10,956 km so far.
Today we continued to act like real cycle tourists.
We got up early. Noooooo!
Even on our rest day, our best option was to set the alarm for seven, so we could at least see some of Luang Prabang before the sun began to bake our brains into useless lumps of mush.
So far, Luang Prabang is winning our hearts. It’s wall-to-wall colonial charm, with French-influenced architecture, waterfalls of greenery on every street, and the mighty Mekong flowing by.
It also must be the cleanest city in Asia (aside from Singapore, of course). It’s the first place we’ve been in months where it is not standard practice to just throw your rubbish on the street.
There is a special market square here lined with 25 smoothie, sandwich, and crepe stalls. Each has its own menu, and each sells exactly the same thing as the stall next door. With all the ladies waving menus and shouting happily as you walk by, it’s pretty tough to choose which one to visit.
For breakfast, we enjoyed tofu sandwiches on Lao French bread, with tasty fruit smoothies on the side. I could get used to this.
The city is awash in wats, so we decided to spend the cool of the early morning climbing Phousi Hill to explore the several wats within the grounds.
At the entrance to the park, a small group of women were selling offerings to the temples. They had small bouquets of marigolds wrapped in banana leaf vases. They also had tiny twittering birds in bamboo cages. For roughly $3 you can buy a cage of two birds to release at the top of the hill.
I assume the women go and catch the self-same birds to sell to the next tourists who come along.
a few many many pictures of wats.
The stuff around the wats was as interesting as the buildings themselves.
There were dozens of Buddha carvings and statues all around the hillside. There was also Buddha’s footprint, which was about the size of an elephant’s foot. No wonder people listened to him when he spoke.
The views from the top of the hill were gorgeous, and we were not the only ones who’d made the effort to climb up and enjoy them.
Down the other side of the hill, we stumbled across a monk school, where Stephen started curiously poking his head in doors and windows, trying to get a better look at what the monks were studying.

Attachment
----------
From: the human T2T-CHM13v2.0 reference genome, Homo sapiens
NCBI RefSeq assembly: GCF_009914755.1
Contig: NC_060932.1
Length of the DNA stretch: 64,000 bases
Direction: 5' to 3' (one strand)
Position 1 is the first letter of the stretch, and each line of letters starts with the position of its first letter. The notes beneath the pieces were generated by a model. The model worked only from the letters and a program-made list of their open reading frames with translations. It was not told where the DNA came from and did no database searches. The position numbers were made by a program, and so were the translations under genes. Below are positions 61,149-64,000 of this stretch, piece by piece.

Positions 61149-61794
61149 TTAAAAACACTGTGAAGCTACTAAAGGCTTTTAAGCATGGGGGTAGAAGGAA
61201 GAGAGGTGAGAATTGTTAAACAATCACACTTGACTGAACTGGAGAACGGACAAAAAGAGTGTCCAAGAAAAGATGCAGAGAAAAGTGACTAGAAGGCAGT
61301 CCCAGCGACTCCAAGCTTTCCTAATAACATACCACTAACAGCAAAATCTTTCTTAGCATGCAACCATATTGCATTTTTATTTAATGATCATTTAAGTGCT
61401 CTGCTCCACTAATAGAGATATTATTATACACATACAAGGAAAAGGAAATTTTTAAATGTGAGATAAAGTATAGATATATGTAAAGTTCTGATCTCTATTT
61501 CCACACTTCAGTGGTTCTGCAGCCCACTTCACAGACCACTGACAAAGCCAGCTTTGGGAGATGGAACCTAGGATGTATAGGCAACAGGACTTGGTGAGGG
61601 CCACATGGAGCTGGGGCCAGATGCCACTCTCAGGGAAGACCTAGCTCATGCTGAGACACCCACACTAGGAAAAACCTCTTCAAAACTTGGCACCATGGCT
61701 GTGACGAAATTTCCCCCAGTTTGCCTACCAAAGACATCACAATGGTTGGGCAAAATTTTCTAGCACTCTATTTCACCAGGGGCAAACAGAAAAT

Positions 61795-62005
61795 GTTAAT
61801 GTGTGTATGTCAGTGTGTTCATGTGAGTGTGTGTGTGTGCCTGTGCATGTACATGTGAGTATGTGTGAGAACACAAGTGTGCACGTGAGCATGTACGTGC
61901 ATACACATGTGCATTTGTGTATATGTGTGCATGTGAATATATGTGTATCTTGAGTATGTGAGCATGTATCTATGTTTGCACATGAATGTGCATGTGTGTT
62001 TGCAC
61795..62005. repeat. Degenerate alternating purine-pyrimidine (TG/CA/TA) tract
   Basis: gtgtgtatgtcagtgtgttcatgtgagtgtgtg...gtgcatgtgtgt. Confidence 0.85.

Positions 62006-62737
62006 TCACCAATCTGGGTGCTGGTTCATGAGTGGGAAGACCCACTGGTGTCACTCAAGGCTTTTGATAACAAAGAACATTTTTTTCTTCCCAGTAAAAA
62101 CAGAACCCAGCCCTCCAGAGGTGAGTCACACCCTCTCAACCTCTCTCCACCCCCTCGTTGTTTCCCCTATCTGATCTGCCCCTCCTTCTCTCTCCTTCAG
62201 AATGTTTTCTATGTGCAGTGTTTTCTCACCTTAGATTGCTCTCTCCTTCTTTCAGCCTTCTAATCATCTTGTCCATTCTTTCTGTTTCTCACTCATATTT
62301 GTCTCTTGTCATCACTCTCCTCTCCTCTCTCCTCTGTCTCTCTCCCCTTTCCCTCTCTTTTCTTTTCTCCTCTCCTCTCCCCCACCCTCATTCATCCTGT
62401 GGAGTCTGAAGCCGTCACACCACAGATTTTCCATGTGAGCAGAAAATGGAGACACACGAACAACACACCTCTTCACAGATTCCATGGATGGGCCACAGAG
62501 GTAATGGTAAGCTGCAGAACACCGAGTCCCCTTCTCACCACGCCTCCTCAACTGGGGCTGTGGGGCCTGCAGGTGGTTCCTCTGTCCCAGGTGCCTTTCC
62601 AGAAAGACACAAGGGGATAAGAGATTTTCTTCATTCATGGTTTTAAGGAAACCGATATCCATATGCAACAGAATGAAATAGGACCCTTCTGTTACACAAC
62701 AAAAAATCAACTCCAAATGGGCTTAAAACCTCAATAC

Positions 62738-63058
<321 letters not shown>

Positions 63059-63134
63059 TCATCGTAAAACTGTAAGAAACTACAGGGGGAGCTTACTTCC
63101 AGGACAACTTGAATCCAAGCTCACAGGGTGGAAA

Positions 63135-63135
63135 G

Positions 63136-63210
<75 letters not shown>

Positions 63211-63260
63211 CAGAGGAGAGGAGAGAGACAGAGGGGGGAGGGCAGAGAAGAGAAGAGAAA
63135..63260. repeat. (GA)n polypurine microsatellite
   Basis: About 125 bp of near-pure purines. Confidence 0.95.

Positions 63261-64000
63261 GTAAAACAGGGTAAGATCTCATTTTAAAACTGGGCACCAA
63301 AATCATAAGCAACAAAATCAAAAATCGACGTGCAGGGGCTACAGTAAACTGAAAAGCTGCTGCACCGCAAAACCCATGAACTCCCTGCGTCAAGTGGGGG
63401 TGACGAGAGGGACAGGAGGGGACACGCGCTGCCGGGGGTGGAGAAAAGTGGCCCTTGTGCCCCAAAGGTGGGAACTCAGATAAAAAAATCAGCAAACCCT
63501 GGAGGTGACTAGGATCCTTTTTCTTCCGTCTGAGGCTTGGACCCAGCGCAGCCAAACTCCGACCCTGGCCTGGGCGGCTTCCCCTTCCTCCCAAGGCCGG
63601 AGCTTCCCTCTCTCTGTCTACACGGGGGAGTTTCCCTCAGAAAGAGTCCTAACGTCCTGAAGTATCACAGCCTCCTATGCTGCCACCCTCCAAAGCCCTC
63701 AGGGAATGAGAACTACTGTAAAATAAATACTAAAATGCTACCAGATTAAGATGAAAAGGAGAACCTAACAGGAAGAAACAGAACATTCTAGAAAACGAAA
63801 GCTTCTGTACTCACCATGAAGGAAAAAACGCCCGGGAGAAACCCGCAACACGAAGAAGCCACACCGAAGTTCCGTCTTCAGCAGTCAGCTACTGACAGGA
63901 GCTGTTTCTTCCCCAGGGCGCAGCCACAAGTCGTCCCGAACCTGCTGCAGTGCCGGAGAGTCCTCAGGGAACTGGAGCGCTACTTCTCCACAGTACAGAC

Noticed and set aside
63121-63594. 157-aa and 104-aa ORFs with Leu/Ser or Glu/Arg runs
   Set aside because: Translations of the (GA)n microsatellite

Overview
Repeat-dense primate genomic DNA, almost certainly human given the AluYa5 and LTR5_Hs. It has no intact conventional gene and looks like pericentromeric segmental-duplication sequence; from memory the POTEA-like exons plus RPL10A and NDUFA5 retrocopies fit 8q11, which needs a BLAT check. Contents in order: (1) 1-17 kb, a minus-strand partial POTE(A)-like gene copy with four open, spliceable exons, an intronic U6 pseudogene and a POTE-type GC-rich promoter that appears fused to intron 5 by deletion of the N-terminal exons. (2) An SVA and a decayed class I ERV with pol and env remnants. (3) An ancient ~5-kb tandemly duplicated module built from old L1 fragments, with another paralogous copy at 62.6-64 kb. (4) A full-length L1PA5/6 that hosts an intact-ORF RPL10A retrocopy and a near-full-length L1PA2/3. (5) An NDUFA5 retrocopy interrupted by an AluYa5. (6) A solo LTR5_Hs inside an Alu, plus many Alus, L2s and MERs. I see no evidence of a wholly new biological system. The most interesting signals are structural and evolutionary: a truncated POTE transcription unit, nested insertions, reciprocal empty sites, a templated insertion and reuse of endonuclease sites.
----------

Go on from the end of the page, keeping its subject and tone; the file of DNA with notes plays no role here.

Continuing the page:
Soon, a young monk approached him and started to make conversation.
We ended up sitting with him for 15 minutes or so, enjoying the chance to quiz him about his life, his decision to become a monk, and what he was learning in school.
As we’d learned when we’d met Noy in Lee Village, many young men become monks as a way of getting an inexpensive and good education. Eventually, they will leave the monastery, get a job in an office, and get married and have children.
It makes me sad to think that young women in Laos don’t have the same opportunity.
The monk we met today, who is 17, left his small village three years ago, because he didn’t want to spend his life farming as his father and grandfather had done. Once he’s finished monastery school, he hopes to go to university in a different country.
He was raised in a farming village in the mountains, near the place we came across the border a few days ago. For three years, since he came to Luang Prabang, he has not been able to visit his family. Speaking about his family was hard for him; he clearly missed them very much.
It’s hard to imagine a life where the matter of a few hundred kilometers could keep a family apart for that length of time.
This year, during the holiday month of May, he is planning to visit his village and his family. I doubt he’s prepared for how different everything will look now that he’s been away in the world and grown from being a boy into a man.
Night Market Buffet
One of the not-to-be-missed features of the city is the night market. I’m not talking about the gorgeous, tidy market filled with hundreds of handicrafts, though it is a souvenir shopper’s dream.
I’m talking about the food market (of course).
Turn down a dark alleyway off of the main market street and you find a vegan paradise. OK, first you have to walk by all the meat buffet stalls, but once you’ve safely navigated the sights and smells of cooked animals, you’ll stumble upon four or five stalls filled with vegan delights.
The food is piled high on platters, which are stacked on a tiered display table. A woman hands you a plate, saying “10,000 kip”. Then, the only limits are the size of your plate and your ability to balance food on it.
Even for our hungry cyclist appetites, these plates are generous.
After our months of rice and greens, we are relishing the chance to have a variety of vegetables, tofu, noodles, and rice, all in one sitting. We’re not sure why there are so many more kinds of veggies available in Laos (is it that the farming season is further along here?) but we are not complaining.
The food is fresh, tasty, and filling. We’ll probably eat here again tomorrow. ♥
Hi, I’m Jane, founder and chief blogger on My Five Acres. I’ve lived in six countries and have camped, biked, trekked, kayaked, and explored in 50! At My Five Acres, our mission is to inspire you to live your most adventurous life and help you to travel more and more mindfully.